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Emerging from a 2-year coma, a West Virginia woman says her brother attacked her

Wanda Palmer spent two years in a coma, but she recently emerged and identified her brother as the person who viciously attacked her in 2020.
Jackson County Sheriff's Department
Wanda Palmer spent two years in a coma, but she recently emerged and identified her brother as the person who viciously attacked her in 2020.

Two years after a vicious attack sent her into a coma, a woman in West Virginia has regained consciousness — and she gave sheriff's deputies vital information that led to the arrest of her brother.

Wanda Palmer barely survived the ordeal in June 2020, when an assailant used what was believed to be a machete or hatchet to attack her in her home near Cottageville, some 45 miles north of Charleston.

The Jackson County Sheriff's Department said that Palmer was "attacked, hacked, and left for dead." The attacker's weapon wasn't found.

Palmer lapsed into a coma from which she only began to emerge in late June. The sheriff's department says that while she wasn't able to speak at length, Palmer managed to tell a deputy that it was her brother who attacked her.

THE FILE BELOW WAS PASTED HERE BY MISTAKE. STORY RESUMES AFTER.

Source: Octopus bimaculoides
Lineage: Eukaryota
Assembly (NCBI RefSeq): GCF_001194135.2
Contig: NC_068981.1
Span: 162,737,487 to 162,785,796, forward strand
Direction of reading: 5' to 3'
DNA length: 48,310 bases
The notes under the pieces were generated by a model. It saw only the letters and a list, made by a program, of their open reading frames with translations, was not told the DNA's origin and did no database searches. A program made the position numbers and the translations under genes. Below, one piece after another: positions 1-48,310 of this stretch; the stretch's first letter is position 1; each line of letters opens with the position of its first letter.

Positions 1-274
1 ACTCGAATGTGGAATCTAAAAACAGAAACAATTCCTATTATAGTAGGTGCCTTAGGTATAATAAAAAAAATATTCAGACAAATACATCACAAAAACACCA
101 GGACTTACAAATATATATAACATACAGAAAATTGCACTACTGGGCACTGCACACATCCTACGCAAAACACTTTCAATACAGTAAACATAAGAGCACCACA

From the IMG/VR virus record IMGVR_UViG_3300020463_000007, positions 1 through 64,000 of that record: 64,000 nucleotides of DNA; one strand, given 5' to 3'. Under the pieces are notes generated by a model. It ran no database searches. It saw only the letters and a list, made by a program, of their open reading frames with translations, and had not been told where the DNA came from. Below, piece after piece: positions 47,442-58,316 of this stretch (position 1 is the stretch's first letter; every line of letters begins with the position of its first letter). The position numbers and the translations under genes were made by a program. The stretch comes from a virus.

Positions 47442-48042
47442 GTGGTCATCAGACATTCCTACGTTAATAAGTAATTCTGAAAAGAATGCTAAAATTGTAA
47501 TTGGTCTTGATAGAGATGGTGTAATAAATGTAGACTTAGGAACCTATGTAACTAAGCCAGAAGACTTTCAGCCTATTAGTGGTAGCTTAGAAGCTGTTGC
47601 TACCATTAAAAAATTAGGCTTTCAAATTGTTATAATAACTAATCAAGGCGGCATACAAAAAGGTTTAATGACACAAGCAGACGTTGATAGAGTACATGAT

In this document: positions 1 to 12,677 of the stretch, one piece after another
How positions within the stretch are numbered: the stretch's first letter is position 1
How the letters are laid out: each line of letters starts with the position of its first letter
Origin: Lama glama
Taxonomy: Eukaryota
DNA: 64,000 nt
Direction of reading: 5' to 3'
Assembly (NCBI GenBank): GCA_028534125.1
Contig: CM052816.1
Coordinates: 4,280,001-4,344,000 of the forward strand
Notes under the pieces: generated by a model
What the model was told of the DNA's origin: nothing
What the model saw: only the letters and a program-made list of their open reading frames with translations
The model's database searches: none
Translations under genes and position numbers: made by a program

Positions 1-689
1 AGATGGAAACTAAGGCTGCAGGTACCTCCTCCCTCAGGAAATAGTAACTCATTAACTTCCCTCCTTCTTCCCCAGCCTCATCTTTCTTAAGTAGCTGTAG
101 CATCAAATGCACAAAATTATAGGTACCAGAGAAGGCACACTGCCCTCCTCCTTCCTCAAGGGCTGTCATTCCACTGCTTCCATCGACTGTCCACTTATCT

Daniel Palmer III, 55, was arrested on Friday and charged with attempted murder and malicious wounding, the Jackson County Sheriff's Department announced via Facebook.

When neighbors found Palmer on her couch, she was covered in blood and "circling the drain medically [with] massive amounts of head trauma," Sheriff Ross Mellinger was quoted telling TV station WCHS.

Mellinger said the brother and sister were known to the authorities, and the criminal complaint in the case described Daniel Palmer as a potential suspect due to a "previous violent history" between the two, according to WOWK TV.

Daniel Palmer is currently listed as being held at the South Central Regional Jail and Correctional Facility. His bail amount has been set at $500,000.

Copyright 2022 NPR. To see more, visit https://www.npr.org.

Bill Chappell is a writer and editor on the News Desk in the heart of NPR's newsroom in Washington, D.C.

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